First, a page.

Flowers Of The Month
The Silvermine River Wetlands, Bird watching & the Leopard Toad (Bufo Pantherinis)
The Silvermine River Wetlands is a protected area to the north east of Fish Hoek where the Silvermine River forms a small fynbos marshland before it reaches False Bay. The area is marked by excellent paths and is accessible from every direction with a car park just off Main Road in Clovelly, Fish Hoek
The Wetlands are popular with nature lovers who come to see the plants, wildlife and especially the endangered Leopard Toad. It is also popular with birdwatchers due to the range of species that visit and make their homes in the Wetlands (see list below).
Western Leopard Toad(Bufo pantherinus) - (formerly: Bufo pardalus)
This large toad of up to about 140 mm in length has a most attractive dorsal pattern of chocolate brown patches on a bright yellow background. It is endemic to certain low- lying coastal areas of the south-western Cape and has a restricted and fragmented distribution. Besides the Cape Flats and the Cape Peninsula, the western leopard toad occurs in the Pringle Bay- Betty’s Bay – Kleinmond area, and in the Stanford – Gaansbaai - Pearly Beach area.
Although these toads are dependent on wetland habitats such as rivers, coastal lakes, vleis and pans, they spend most of their time out of water, even venturing into suburban gardens to forage. Typical breeding sites have standing, open water, over 50cm deep, with scattered patches of aquatic plants and beds of emergent vegetation such as bulrushes. Breeding usually takes place during August but has also been recorded at the end of July and in September. During this time adult males and females converge on selected breeding \sites and mating takes place, with the females depositing thousands of eggs in the water in long, gelatinous strings. The tadpoles develop into tiny 11-mm-long toads, which leaves the water in their thousands during October, November and/or December. However, relatively few of the offspring develop into adults; most fall victim to a variety of predators (including their own kind) and other hazards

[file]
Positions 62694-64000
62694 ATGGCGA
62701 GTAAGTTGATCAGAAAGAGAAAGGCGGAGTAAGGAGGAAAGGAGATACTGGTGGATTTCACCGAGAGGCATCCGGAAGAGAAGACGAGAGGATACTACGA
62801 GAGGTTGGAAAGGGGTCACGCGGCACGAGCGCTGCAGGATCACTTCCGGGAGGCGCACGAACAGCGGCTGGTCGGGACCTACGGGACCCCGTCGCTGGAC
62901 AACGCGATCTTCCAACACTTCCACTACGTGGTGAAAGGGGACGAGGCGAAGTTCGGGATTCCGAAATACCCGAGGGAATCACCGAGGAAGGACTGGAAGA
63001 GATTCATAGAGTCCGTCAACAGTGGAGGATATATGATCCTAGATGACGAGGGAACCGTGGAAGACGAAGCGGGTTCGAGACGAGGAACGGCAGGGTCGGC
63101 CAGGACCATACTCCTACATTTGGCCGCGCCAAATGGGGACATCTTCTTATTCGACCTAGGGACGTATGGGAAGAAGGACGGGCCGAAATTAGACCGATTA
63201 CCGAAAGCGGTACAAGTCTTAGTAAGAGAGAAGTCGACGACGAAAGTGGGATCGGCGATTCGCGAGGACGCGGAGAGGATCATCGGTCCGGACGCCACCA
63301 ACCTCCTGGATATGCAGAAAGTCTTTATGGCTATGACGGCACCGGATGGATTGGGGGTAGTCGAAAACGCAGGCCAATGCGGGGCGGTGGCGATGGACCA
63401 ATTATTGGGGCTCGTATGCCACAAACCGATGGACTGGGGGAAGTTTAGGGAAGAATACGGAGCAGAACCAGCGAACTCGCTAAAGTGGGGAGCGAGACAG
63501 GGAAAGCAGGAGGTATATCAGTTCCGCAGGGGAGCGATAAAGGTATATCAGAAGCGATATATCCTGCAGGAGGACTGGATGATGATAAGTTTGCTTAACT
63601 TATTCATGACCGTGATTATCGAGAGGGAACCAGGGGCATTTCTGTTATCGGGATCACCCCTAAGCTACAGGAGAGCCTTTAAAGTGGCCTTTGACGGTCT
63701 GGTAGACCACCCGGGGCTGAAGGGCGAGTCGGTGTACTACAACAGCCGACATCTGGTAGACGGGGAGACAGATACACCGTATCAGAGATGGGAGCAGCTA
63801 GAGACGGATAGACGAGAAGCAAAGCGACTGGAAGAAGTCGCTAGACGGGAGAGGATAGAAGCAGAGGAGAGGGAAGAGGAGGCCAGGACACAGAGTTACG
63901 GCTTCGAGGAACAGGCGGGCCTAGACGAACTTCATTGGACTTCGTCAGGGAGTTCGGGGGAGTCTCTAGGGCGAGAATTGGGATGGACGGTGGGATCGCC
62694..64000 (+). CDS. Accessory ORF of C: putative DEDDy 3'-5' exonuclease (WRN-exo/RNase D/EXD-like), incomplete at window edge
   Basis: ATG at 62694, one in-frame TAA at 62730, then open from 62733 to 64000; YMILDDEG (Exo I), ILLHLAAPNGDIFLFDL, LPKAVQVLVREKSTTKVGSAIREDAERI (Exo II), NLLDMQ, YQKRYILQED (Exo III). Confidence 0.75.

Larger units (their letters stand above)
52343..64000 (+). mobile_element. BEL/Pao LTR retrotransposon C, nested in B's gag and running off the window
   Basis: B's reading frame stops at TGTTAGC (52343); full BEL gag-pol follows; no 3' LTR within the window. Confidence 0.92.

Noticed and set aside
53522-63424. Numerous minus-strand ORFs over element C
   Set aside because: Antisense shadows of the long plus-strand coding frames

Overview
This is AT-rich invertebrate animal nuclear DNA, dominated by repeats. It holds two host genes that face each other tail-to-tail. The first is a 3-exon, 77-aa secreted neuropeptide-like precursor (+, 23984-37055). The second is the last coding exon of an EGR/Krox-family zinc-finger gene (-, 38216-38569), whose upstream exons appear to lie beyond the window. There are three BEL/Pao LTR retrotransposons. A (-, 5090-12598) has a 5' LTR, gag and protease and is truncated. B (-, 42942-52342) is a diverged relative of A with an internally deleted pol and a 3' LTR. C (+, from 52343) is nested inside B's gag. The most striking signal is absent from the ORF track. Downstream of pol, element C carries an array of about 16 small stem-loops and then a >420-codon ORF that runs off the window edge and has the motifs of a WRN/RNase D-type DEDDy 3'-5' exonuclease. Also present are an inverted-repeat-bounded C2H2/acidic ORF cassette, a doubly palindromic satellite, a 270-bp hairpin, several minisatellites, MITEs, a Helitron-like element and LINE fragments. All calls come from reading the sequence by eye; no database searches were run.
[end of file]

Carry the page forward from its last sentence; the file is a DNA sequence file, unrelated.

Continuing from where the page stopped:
The western leopard toad is threatened through most of its restricted and fragmented distribution area by development and habitat degradation. This has resulted in it being recently (2001) assigned to the IUCN Red List category of “Endangered”. A particular problem facing this species, besides habitat loss, is that, especially during the breeding season, adult toads migrating to breeding sites in urban environments are forced to negotiate roads, walls, canals and similar barriers. During this time, many adults in prime breeding condition get killed by road traffic, which could potentially threaten the survival of local populations in the longer term. Artificial water bodies with steep vertical sides, such as canals and swimming pools, represent additional deathtraps. Other threats at some breeding sites include pollutants, introduced predatory fish (e.g. water hyacinth). Fortunately, however, the species also occurs in protected nature areas such as Zandvlei Nature Reserve and the Cape Peninsula National Park.
The distribution and conservation status of the Western Leopard Toad is monitored by the Western Cape Nature Conservation Board as part of a threatened species-monitoring programme. This helps ensure that appropriate recommendations can be made when and where necessary to promote the conservation and wise management of this species and its habitat.